An ASQ Presentor


This is a work related post because, quite simply, my life has circled around work more so than anything else the last few weeks.  But tonight I get to do something really cool.

I am going to be presenting at the American Society of Quality (ASQ) – Alaska Section monthly meeting.  I am giving a presentation to this group on implementation of tools and processes where challenges exist in developing a quality culture or utilization of said tools.

No, seriously … this is cool … more than just to me.

I am a Quality Engineer, and for the job that I do, ASQ is the recognized body that we all look up to.  I was in ASQ when I was working in Aerospace, I am in ASQ now.  I know people in ASQ from the medical field, electronics, castings, forgings, air conditioning, and even entertainment.  ASQ also defines certifications that are equivalent to other professional groups – consistent with Professional Engineers, Lawyers, or Doctors might.  For instance, I am a Certified Quality Auditor (CQA) through ASQ which gives me the right to give my name out as Mitch Nelson, CQA.

So, the talk tonight is specifically for the Alaskan Regional body of ASQ, but it is still ASQ.  In fact, how I became a presenter tonight was an interesting story.  There was a quality conference planned for this winter, and they made a call for presentations to be made.  I took a chance, wrote up a synopses, and entered.  Not only did they think they wanted me for the conference, they were so excited they wanted me to present as the first speaker of the year in their meetings.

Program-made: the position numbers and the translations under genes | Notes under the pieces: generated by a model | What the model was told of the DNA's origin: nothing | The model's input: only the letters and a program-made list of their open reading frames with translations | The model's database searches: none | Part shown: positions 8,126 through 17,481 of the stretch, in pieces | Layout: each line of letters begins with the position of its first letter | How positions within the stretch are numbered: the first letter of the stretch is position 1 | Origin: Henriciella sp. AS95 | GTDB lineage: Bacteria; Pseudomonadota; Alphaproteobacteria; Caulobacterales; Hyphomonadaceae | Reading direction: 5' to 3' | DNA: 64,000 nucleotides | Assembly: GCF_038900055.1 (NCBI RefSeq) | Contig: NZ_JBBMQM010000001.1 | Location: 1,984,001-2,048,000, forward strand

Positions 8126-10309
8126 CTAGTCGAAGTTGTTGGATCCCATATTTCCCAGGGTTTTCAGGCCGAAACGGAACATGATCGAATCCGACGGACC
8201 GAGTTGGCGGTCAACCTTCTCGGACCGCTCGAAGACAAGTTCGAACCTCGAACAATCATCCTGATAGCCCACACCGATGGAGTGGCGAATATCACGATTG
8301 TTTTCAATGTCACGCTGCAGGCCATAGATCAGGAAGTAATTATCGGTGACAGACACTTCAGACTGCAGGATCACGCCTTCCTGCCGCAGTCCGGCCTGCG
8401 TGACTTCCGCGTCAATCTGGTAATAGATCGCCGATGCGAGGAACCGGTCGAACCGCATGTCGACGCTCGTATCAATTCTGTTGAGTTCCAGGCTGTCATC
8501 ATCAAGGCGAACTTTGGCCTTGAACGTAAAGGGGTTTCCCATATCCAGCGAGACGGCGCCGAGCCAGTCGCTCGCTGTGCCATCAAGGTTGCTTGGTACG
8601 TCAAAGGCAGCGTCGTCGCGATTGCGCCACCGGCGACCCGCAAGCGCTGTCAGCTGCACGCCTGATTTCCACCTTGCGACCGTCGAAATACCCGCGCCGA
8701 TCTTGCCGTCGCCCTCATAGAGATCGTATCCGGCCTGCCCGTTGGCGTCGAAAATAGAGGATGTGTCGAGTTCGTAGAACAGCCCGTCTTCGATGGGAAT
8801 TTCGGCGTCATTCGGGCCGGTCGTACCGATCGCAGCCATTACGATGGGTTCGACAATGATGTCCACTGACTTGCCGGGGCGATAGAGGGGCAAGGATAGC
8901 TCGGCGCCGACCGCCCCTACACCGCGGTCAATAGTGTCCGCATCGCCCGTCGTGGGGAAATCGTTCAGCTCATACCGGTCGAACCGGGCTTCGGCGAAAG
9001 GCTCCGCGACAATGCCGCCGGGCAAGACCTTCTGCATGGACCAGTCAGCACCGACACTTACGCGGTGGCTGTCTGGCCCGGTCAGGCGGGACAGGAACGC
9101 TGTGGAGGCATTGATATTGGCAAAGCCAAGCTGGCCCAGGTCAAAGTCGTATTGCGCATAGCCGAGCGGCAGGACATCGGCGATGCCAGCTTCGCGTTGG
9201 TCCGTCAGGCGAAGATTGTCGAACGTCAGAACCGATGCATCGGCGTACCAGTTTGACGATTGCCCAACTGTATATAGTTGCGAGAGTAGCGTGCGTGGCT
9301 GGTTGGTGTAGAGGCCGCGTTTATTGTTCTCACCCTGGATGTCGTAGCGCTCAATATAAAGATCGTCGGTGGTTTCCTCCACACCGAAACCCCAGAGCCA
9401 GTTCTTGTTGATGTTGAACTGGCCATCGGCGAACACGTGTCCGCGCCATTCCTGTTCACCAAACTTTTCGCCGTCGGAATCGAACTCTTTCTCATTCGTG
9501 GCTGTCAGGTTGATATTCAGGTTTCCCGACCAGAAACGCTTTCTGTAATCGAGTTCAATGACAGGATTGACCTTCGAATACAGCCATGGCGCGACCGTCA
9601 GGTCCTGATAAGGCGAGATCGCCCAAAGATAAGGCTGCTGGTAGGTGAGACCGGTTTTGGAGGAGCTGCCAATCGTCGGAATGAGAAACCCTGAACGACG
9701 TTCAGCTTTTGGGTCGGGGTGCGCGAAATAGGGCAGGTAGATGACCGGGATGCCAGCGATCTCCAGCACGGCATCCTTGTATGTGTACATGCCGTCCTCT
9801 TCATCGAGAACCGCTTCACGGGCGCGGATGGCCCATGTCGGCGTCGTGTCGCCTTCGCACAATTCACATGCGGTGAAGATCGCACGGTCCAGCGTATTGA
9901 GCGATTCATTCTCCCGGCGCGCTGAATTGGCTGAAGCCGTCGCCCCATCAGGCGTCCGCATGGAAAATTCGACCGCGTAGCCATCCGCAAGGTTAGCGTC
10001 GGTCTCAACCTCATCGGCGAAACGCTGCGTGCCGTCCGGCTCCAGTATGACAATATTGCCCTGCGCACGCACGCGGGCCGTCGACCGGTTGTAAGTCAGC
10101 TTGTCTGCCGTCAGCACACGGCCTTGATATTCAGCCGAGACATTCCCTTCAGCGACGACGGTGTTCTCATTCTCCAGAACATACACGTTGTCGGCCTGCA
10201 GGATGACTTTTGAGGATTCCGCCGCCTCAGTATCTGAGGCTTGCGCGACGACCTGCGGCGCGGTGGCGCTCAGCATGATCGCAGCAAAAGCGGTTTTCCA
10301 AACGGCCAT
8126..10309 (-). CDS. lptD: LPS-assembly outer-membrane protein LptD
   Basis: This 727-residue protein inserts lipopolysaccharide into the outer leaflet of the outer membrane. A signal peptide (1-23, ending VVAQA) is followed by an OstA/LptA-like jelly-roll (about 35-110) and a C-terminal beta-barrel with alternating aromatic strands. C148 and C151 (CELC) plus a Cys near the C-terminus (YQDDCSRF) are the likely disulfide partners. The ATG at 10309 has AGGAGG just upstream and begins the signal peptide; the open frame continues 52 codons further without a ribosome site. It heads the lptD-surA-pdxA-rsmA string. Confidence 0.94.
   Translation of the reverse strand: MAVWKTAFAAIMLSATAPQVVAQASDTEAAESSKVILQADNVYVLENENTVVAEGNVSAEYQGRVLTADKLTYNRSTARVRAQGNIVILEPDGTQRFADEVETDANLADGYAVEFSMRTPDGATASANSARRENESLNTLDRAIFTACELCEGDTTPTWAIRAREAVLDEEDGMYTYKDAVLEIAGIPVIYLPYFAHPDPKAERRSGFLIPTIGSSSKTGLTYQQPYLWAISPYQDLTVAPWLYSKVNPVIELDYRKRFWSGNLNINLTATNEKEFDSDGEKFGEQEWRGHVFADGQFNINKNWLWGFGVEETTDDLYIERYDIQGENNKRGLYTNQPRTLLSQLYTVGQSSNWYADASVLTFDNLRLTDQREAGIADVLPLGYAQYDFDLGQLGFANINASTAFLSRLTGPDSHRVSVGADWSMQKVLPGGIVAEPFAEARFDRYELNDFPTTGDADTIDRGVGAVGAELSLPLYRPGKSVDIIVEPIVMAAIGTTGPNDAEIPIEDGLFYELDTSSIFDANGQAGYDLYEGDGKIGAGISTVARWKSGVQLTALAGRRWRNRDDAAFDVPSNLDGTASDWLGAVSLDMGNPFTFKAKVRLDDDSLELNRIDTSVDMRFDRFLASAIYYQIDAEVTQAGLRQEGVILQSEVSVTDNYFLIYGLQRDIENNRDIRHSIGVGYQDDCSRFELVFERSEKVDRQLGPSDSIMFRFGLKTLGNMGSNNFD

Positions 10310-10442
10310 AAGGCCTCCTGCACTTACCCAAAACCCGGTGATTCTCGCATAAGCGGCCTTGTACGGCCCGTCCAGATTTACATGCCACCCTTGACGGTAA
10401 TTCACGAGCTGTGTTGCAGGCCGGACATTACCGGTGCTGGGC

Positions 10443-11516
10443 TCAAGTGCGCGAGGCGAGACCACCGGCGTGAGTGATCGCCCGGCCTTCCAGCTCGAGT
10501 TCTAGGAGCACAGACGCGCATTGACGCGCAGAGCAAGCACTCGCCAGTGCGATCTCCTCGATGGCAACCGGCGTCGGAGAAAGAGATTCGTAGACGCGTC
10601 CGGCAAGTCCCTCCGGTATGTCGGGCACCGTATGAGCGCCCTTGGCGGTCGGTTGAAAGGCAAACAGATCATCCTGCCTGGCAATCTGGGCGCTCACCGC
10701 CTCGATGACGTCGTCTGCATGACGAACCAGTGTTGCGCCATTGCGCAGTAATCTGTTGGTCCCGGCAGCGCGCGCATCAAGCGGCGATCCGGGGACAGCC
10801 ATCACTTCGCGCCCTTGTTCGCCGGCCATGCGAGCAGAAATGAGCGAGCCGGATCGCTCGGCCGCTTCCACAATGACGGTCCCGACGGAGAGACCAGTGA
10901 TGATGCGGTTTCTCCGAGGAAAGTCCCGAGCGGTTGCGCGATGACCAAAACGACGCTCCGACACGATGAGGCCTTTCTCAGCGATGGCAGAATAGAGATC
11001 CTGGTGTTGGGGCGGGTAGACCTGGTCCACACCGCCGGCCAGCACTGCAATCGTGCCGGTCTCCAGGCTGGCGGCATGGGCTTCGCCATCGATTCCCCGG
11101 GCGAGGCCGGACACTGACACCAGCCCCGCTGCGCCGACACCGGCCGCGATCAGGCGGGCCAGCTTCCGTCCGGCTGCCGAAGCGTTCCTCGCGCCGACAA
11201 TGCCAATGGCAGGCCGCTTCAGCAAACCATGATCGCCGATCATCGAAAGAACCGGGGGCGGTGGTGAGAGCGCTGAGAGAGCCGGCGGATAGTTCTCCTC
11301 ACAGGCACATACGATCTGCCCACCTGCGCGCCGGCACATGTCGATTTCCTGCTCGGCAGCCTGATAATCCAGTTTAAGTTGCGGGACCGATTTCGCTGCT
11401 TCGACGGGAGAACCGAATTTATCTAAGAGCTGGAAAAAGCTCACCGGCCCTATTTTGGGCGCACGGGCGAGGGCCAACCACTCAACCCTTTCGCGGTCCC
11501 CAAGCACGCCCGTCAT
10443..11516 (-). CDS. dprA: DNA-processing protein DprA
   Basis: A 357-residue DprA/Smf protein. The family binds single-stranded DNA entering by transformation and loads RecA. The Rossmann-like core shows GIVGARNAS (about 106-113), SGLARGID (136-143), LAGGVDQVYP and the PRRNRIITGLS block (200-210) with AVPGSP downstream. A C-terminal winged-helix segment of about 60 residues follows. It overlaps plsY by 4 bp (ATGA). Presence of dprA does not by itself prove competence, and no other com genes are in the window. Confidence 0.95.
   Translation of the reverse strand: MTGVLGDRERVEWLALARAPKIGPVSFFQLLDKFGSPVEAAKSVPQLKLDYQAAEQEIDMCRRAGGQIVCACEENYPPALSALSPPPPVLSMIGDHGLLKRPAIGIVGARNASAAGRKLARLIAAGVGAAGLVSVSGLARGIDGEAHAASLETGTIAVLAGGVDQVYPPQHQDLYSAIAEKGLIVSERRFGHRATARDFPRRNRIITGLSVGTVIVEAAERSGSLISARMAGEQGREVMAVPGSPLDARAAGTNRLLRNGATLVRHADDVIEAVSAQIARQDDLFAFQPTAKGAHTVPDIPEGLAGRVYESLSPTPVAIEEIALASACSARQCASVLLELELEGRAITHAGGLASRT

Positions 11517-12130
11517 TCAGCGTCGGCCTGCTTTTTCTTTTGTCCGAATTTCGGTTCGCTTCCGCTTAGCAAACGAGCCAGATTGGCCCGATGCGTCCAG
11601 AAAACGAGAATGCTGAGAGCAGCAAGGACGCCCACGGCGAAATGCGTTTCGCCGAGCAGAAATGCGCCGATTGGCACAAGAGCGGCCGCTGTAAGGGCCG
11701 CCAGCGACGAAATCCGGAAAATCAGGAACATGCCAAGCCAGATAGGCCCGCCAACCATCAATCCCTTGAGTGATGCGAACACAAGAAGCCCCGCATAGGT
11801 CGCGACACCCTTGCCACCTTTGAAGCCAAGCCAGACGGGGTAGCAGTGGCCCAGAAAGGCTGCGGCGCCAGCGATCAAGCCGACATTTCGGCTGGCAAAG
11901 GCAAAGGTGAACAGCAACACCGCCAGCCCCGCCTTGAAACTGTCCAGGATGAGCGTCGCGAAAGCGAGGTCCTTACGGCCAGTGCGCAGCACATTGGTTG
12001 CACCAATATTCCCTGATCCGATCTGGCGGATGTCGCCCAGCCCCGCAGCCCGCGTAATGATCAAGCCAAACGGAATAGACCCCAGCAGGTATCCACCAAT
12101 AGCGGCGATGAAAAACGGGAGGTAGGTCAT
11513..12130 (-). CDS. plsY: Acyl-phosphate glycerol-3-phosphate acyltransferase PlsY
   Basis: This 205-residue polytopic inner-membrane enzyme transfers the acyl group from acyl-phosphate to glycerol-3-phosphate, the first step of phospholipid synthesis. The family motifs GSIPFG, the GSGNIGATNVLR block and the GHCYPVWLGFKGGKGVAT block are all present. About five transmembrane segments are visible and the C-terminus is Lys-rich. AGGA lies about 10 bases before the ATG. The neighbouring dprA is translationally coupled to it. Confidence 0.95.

To be fair, I did give a nice spin on this presentation to them.  See, Quality is the red-headed step child of any company.  We support the company thought optimization, continual improvement, and waste reduction — but chances are people see us as preventing production when they see us at all.  It doesn’t help that terms like “six sigma” become an automatic turn-off to many operators we work with.  It’s like the old saying goes: You can lead a horse to water, but you can’t make them drink.

My presentation embraces that step-child personality.  We find ways to backdoor tools.  Find the right people to convince that we are needed.  Then let the tools be your advertising.  In the end this presentation isn’t about “How to make them drink”  … this presentation is about “How To Convince them they are Thirsty”, and then they will go in search of water.

See?  Isn’t That Cool?


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